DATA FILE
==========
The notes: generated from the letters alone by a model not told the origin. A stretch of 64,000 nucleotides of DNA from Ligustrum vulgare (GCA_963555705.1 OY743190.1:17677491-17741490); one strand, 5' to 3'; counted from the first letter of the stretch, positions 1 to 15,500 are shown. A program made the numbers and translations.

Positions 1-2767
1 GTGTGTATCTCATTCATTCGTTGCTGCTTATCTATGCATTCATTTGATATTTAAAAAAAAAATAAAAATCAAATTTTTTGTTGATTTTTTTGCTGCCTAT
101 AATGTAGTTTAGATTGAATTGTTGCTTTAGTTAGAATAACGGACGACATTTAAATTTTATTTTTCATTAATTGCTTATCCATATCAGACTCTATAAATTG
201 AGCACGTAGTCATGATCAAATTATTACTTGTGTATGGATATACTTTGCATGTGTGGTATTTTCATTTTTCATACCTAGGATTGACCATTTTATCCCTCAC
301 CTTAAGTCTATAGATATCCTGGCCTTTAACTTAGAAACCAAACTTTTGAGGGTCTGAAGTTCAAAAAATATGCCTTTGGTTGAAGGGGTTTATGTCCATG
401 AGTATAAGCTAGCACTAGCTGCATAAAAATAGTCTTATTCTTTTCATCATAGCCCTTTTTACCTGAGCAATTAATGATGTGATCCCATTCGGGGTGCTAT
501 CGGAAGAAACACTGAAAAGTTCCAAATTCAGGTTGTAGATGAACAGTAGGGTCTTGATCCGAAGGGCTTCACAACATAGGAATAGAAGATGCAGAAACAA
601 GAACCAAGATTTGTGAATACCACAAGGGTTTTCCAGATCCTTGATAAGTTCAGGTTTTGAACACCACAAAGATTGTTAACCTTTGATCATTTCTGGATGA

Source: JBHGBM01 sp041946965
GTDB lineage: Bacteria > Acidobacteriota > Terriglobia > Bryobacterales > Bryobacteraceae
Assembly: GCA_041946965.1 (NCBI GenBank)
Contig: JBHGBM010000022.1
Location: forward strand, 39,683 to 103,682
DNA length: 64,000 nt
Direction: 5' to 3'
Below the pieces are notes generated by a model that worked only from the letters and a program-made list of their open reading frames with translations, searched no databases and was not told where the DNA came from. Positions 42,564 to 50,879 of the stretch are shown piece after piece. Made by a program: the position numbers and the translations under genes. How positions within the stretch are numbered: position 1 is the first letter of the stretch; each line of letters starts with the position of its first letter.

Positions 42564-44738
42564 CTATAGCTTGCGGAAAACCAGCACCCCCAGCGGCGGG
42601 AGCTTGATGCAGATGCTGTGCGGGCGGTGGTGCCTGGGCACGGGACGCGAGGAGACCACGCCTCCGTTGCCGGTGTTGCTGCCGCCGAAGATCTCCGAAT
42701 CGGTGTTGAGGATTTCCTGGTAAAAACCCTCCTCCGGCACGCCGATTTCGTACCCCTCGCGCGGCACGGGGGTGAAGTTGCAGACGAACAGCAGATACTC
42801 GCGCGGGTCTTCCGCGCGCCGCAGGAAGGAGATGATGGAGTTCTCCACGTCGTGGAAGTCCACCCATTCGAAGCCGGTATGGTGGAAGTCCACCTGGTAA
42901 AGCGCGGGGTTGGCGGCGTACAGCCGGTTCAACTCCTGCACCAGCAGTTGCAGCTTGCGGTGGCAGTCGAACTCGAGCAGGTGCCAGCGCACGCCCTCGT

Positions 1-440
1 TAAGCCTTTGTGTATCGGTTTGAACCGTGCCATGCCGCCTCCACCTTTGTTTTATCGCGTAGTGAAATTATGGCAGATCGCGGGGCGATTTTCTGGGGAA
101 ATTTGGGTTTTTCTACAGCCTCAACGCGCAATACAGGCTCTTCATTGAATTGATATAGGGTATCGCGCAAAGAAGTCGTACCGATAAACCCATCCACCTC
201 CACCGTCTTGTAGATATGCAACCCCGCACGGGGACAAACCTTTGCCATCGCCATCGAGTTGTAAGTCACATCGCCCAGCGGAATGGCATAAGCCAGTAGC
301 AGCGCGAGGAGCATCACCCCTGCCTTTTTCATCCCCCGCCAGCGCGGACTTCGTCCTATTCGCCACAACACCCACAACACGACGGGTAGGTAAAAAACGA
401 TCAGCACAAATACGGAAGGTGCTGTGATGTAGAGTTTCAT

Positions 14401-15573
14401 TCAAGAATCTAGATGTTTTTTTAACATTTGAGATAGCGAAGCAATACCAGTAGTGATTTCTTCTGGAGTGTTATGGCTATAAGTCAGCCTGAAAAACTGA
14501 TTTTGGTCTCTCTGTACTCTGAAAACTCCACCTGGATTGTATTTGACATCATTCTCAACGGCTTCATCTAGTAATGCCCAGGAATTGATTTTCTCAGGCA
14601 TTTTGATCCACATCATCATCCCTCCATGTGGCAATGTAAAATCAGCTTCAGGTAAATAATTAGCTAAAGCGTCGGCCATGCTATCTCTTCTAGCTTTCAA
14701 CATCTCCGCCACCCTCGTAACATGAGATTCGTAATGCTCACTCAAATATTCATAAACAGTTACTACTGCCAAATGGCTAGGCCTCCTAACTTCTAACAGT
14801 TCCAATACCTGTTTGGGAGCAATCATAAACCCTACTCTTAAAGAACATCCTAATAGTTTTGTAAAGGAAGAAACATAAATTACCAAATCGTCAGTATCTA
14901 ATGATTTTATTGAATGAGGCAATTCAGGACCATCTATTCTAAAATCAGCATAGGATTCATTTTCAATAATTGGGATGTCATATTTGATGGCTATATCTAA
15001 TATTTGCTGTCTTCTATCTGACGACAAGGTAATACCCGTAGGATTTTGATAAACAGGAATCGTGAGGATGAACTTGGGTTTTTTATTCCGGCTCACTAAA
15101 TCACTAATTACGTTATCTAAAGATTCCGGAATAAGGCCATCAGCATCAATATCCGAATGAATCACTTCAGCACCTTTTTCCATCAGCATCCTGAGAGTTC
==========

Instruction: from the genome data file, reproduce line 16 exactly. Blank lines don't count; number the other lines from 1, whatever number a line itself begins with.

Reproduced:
Direction: 5' to 3'